Special Issue "Application of GIS for Biodiversity Research"

Special Issue Editors

Dr. Neftali Sillero
E-Mail Website
Guest Editor
Spatial Biology Lab. CICGE - Research Center for Geo-Space Science, University of Porto, Porto, 4099-002, Portugal
Interests: spatial distribution patterns; spatial ecology; biogeography; conservation biology; GIS; remote sensing; ecological niche models; spatial statistics
Dr. Salvador Arenas-Castro
E-Mail Website
Guest Editor
Spatial Biology Lab. CICGE - Research Center for Geo-Space Science, University of Porto, Porto, 4099-002, Portugal
Interests: biogeography; conservation biology; dendroecology; ecology; GIS; image processing; remote sensing

Special Issue Information

Dear Colleagues,

Geographical information systems (GIS) are indispensable tools of spatial analysis. In particular, the study of biodiversity has a strong spatial component. We propose here a Special Volume of ISPRSInternational Journal of Geo-Information on Application of GIS for Biodiversity Research. GIS, together with spatial statistics, are essential for analysing spatial patterns of biodiversity, from genes to individuals, species and communities. GIS are the best tool to collect, store, manage and map distribution data, basal to any type of spatial analyses. Thus, distribution atlases are now completely performed with GIS, namely by web GIS applications. With atlas data, we can determine species chorotypes and biogeographical areas. Ecological niche modelling (ENMs) is probably the most used analytical spatial tool to analyse the factors driving the species ranges. With ENMs, we can model species richness, range shifts and species dispersions, species invasions, hybrid zones, and help to analyse the phylogeography and systematics of species. GIS have made it possible to analyse landscape connectivity, the spatial structure of communities, and species home ranges. However, GIS are also essential in conserving biodiversity: GIS algorithms are able to find the most efficient network of protected areas. GIS can analyse and model factors threatening biodiversity, such as habitat loss by urbanisation and road-kills. We invite all researchers to submit their works applying GIS in Biodiversity research.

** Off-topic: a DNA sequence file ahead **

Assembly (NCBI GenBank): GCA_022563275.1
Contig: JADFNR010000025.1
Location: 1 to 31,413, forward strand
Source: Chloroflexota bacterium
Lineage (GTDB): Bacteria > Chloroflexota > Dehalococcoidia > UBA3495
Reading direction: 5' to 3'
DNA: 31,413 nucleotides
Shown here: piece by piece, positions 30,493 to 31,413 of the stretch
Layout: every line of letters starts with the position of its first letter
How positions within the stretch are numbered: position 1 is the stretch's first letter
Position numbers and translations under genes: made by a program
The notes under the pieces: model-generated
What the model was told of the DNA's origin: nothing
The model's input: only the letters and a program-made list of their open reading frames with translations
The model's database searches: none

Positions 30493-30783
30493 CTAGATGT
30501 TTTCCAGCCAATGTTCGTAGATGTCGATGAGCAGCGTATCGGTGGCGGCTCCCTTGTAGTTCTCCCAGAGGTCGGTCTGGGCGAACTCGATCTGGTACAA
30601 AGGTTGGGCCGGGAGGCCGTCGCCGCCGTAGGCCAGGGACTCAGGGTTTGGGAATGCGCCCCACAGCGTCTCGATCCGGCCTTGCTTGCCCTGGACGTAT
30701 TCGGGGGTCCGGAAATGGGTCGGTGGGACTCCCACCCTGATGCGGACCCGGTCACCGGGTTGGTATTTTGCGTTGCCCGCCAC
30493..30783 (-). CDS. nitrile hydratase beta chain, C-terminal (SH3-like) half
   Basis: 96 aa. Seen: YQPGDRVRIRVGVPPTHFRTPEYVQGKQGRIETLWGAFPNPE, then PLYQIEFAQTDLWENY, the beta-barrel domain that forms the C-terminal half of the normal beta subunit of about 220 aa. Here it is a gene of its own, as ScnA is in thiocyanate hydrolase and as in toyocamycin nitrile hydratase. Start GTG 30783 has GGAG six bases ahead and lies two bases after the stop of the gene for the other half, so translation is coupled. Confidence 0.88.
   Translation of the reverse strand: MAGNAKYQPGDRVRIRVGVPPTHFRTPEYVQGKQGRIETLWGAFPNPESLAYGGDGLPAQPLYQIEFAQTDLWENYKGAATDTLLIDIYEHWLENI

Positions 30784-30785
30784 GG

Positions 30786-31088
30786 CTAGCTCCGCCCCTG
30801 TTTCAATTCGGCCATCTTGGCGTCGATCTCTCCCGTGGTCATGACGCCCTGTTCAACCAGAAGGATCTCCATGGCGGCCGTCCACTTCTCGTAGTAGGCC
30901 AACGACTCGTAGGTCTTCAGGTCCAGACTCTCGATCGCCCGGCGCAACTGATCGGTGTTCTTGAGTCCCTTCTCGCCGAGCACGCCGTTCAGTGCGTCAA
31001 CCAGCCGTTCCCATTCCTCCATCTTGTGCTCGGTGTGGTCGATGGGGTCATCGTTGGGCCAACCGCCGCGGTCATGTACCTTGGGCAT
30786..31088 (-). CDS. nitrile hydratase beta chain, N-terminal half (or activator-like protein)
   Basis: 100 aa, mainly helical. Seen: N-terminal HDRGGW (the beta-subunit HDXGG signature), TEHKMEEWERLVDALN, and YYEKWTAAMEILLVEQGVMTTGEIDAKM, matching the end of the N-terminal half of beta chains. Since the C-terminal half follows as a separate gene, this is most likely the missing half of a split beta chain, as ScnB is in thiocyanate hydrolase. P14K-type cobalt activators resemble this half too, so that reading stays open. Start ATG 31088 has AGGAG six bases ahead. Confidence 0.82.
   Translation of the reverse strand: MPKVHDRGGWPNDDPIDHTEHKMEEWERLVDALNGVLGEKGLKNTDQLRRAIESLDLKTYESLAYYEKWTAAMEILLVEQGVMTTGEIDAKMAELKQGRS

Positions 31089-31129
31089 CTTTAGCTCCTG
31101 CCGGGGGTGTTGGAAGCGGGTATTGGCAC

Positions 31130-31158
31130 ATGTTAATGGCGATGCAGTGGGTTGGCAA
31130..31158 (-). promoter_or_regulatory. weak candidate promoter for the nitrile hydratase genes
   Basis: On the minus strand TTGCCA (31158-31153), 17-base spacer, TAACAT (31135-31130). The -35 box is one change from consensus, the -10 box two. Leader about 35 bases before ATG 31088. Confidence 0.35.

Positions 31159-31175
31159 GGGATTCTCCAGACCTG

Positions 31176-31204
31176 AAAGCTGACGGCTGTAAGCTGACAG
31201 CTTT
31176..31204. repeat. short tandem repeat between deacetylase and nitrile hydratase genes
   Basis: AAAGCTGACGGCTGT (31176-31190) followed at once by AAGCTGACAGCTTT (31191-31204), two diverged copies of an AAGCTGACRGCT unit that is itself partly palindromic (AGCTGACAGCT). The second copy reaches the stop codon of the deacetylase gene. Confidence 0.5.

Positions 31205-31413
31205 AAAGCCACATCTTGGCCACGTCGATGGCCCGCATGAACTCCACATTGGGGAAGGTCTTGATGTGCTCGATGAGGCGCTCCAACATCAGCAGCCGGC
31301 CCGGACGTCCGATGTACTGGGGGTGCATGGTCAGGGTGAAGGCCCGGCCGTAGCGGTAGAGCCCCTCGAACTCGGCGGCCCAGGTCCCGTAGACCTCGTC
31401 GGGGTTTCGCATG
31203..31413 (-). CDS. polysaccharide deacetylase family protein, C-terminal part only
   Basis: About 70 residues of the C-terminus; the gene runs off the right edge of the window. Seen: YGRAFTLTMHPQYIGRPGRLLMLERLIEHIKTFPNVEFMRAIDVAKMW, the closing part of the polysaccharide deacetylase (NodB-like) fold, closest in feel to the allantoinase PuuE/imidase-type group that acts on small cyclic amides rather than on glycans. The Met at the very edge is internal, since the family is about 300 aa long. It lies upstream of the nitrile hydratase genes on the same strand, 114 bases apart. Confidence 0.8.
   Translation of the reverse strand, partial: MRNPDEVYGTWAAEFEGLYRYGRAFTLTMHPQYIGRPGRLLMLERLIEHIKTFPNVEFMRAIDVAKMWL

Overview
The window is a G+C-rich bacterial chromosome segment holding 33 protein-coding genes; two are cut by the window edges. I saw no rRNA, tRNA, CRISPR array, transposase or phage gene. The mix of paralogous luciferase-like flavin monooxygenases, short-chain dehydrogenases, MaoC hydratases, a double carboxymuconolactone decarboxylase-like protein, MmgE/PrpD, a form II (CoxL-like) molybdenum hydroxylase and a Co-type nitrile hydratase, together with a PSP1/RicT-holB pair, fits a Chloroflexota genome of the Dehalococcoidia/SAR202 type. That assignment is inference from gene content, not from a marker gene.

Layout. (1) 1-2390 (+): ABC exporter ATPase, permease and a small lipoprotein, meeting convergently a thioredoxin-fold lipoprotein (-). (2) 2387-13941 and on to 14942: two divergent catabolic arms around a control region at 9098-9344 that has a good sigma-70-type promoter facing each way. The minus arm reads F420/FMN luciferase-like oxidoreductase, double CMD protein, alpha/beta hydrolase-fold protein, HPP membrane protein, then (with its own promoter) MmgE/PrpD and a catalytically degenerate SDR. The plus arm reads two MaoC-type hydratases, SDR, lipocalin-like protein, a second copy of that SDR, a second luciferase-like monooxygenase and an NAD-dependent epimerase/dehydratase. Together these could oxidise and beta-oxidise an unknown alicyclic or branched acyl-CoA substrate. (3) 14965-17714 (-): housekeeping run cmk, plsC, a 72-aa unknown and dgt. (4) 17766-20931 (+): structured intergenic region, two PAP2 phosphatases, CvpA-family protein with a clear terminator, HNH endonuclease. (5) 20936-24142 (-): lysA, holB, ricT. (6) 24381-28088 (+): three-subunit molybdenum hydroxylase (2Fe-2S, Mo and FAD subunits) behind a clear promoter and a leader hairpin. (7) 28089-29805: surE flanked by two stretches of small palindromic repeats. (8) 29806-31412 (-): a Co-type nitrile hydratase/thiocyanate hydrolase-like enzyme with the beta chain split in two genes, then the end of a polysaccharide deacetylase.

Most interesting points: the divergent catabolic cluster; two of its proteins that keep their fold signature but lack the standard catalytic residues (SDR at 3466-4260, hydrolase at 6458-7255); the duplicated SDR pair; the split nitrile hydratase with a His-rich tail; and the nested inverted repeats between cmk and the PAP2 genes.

Dr. Neftali Sillero
Dr. Salvador Arenas-Castro
Guest Editors

Manuscript Submission Information

Manuscripts should be submitted online at www.mdpi.com by registering and logging in to this website. Once you are registered, click here to go to the submission form. Manuscripts can be submitted until the deadline. All papers will be peer-reviewed. Accepted papers will be published continuously in the journal (as soon as accepted) and will be listed together on the special issue website. Research articles, review articles as well as short communications are invited. For planned papers, a title and short abstract (about 100 words) can be sent to the Editorial Office for announcement on this website.

Submitted manuscripts should not have been published previously, nor be under consideration for publication elsewhere (except conference proceedings papers). All manuscripts are thoroughly refereed through a single-blind peer-review process. A guide for authors and other relevant information for submission of manuscripts is available on the Instructions for Authors page. ISPRS International Journal of Geo-Information is an international peer-reviewed open access monthly journal published by MDPI.

Please visit the Instructions for Authors page before submitting a manuscript. The Article Processing Charge (APC) for publication in this open access journal is 1000 CHF (Swiss Francs). Submitted papers should be well formatted and use good English. Authors may use MDPI's English editing service prior to publication or during author revisions.

Keywords

  • GIS
  • spatial statistics
  • ecological niche models
  • remote sensing
  • biogeography
  • phylogeography
  • spatial ecology
  • conservation